Don’t Ignore These 5 Red Flags When Interviewing for Tech Jobs

Sometimes, job interviews go well… but something just doesn’t feel right. You can’t quite put your finger on it, but you’re not sure you want to accept an offer from this employer if it comes your way. If this is you, you probably missed some common interviewing red flags for tech jobs.

The interview process for tech jobs can be quite drawn out, which gives you plenty of time to pay attention to all aspects of the job and company. False flags exist. An eager recruiter isn’t necessarily a red flag; they might just be trying to move you into the interview room as fast as possible so the role gets filled (they need to meet their metrics, after all).

But over-enthusiasm can also be indicative of a company with high turnover, which is a huge problem. Even if the job pays well, you may not want to waste your time on a six-month gig.

With all that in mind, here are some real red flags to watch for:

Disinterested Interviewers

Whether via phone, video, or in-person, pay attention to the person (or people) interviewing you. Are they engaged in the discussion? Do they show interest in you and your skillset?

If the person interviewing you isn’t engaged in the conversation, it’s a sign they’re not viewing you as a potential long-term hire. They might only want to hire you to handle whatever short-term goal they have, for instance. It could also be a sign that the company culture is difficult or toxic, especially if the interviewer is aloof or asks questions that don’t really reflect your skills or background.

If you’re being interviewed by a panel, identify who is and isn’t interested in the conversation. Also, take the time to identify your potential future manager. If two of five interviewers are engaged and excited, will you be working with/for one or both of them? That could prove key to your decision over whether to take the job.

Sometimes, companies simply have people sit in on interviews so a consensus can be reached; if you won’t really interact with someone who isn’t excited to be talking to you, don’t worry too much. But if your future manager seems to be having trouble staying awake, that’s a big warning sign.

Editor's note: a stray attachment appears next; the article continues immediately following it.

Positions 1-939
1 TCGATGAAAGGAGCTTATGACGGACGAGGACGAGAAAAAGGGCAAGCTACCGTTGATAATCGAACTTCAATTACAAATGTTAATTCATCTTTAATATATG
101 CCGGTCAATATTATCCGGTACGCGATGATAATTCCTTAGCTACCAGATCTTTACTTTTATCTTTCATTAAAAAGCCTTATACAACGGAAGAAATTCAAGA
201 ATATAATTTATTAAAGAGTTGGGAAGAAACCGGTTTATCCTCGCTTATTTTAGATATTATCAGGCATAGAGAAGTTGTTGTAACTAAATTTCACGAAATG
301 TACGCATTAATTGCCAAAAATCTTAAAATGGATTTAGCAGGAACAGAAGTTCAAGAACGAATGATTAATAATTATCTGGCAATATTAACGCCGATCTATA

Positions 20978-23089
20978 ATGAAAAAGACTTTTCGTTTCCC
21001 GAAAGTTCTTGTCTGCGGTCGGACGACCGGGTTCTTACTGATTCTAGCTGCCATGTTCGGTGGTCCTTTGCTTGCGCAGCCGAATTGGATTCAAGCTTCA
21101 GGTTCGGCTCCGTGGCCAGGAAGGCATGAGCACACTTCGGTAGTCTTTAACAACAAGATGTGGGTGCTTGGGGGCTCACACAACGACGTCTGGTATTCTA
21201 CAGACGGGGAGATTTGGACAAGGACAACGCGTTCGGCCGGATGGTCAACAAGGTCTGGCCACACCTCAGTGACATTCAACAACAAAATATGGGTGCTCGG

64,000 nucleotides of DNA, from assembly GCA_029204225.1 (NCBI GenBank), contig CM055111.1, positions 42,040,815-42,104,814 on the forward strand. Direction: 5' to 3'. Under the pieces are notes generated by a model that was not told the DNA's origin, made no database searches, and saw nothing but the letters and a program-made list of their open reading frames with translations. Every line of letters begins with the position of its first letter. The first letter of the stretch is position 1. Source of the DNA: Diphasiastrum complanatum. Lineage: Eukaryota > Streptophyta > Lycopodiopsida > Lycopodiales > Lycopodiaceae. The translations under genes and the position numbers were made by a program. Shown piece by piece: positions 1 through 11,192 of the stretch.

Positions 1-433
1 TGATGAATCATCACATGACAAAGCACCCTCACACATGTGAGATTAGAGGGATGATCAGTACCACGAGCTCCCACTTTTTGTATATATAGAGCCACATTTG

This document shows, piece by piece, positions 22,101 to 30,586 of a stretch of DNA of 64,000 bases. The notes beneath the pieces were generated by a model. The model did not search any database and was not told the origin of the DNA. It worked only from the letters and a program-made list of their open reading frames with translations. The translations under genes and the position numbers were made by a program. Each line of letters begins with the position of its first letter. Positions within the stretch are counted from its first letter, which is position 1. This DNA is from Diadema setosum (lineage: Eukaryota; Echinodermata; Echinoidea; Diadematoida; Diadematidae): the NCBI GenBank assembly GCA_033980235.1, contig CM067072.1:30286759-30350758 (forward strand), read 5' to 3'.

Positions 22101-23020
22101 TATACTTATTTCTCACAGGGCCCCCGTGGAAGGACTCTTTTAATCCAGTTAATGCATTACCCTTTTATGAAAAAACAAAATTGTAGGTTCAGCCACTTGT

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A Weird Walk to the Interview Room

Did the person escorting you to the interview room show you around? Were staff glaring at you as you walked through the building? Was the place a gray cubicle farm that made you want to set your jacket on fire as a distraction while you ran from the building screaming?

Pay attention to small things as you enter the building for an on-site interview. Hard looks from staff can tell you a lot about company culture. If people at their desks look worn down, it’s a sign they’re overworked (and you will be, too).

Most times, the people you walk past won’t know who you are or why you’re there, which makes their body language all the more telling. If you’re just some random person to them, why are they so aggressive or dismissive? It’s not welcoming. Similarly, how staff behave at their desks is the clearest look you’ll have at what it’s like to actually work at the company. Pay attention.

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You Win at Buzzword Bingo!

During the interview, did you hear something like this?:

We need a self-starter who can really get in there and be a rockstar. We don’t want to micro-manage you, and we need someone who pushes hard to see results.

Yeah, so, that’s all corporate BS for “you won’t have any guidance, we’re not sure what we really need, and we expect you to meet impossible deadlines.” Don’t let your ego get the best of you: You may think you’re awesome, and the allure of not being micro-managed is exciting, but flashy phrasing suggests substantial disconnect. At best, they don’t really understand what you actually do; at worst, they’re trying to find someone to use and abuse before that person gets fed up and leaves.

Red Flags During Interview Homework

By ‘interview homework,’ we don’t mean take-home coding tests; that’s a totally different kind of homework. We’re talking about homework on the company and those interviewing you.